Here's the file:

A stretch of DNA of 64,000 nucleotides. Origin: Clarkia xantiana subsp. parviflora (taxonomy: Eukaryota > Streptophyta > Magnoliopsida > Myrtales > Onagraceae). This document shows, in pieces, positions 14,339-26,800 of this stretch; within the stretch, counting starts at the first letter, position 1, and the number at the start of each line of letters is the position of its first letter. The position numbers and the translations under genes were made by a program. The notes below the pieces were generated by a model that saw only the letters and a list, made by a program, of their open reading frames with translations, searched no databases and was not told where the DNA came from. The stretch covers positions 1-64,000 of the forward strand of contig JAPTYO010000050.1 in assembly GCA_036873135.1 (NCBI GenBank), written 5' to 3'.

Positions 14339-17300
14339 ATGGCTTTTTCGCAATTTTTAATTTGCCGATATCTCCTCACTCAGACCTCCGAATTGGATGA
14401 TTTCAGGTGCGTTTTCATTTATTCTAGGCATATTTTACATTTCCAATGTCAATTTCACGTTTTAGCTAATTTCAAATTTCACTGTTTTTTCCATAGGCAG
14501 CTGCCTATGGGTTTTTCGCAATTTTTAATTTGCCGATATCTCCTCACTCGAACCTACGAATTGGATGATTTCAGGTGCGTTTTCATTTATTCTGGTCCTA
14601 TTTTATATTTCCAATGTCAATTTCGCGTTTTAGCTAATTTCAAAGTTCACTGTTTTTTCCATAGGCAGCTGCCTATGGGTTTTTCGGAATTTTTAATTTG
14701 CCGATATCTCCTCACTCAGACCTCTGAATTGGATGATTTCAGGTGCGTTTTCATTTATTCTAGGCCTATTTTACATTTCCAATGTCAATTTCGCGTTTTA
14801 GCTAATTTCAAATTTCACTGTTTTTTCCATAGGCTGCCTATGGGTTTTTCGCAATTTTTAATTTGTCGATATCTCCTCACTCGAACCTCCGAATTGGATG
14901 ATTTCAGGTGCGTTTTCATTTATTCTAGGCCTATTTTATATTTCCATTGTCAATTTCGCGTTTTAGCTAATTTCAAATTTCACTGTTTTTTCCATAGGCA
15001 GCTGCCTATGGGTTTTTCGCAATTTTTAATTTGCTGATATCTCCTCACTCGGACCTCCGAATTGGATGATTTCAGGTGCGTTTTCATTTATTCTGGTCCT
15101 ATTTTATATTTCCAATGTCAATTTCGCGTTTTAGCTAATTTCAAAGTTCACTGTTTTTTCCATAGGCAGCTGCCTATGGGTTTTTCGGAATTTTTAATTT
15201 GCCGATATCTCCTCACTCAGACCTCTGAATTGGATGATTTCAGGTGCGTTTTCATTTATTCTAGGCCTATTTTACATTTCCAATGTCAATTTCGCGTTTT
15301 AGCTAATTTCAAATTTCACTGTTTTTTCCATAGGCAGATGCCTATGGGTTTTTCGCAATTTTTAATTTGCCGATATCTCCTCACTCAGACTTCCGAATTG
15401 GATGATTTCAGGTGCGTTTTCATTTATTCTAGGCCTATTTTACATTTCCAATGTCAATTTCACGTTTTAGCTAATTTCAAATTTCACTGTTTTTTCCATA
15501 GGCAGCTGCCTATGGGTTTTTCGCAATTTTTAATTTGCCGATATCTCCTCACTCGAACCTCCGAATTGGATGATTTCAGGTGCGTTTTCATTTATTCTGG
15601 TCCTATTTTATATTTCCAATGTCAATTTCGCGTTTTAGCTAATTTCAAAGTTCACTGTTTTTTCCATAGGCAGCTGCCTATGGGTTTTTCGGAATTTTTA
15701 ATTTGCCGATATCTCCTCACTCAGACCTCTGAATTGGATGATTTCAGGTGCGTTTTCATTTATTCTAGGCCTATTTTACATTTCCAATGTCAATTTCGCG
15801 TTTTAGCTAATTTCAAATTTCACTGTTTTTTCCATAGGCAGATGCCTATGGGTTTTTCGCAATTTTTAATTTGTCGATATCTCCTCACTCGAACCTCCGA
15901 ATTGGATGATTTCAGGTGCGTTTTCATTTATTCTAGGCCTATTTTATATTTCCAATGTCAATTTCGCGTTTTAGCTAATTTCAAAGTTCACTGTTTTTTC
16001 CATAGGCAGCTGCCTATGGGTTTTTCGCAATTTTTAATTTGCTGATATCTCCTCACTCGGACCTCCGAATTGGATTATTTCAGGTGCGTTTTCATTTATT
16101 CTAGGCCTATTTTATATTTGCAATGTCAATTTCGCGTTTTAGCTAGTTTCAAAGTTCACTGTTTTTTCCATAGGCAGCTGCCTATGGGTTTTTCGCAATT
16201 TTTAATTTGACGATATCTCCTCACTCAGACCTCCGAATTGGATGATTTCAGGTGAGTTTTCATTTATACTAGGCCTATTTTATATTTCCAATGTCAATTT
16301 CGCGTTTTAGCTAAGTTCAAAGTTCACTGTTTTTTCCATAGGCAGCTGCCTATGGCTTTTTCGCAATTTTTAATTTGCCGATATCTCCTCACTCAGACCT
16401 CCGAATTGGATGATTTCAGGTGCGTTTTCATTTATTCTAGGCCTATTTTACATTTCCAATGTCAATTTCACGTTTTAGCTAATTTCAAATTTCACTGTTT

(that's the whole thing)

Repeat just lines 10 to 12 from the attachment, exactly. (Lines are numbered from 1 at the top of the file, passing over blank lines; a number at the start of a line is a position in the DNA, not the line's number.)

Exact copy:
15001 GCTGCCTATGGGTTTTTCGCAATTTTTAATTTGCTGATATCTCCTCACTCGGACCTCCGAATTGGATGATTTCAGGTGCGTTTTCATTTATTCTGGTCCT
15101 ATTTTATATTTCCAATGTCAATTTCGCGTTTTAGCTAATTTCAAAGTTCACTGTTTTTTCCATAGGCAGCTGCCTATGGGTTTTTCGGAATTTTTAATTT
15201 GCCGATATCTCCTCACTCAGACCTCTGAATTGGATGATTTCAGGTGCGTTTTCATTTATTCTAGGCCTATTTTACATTTCCAATGTCAATTTCGCGTTTT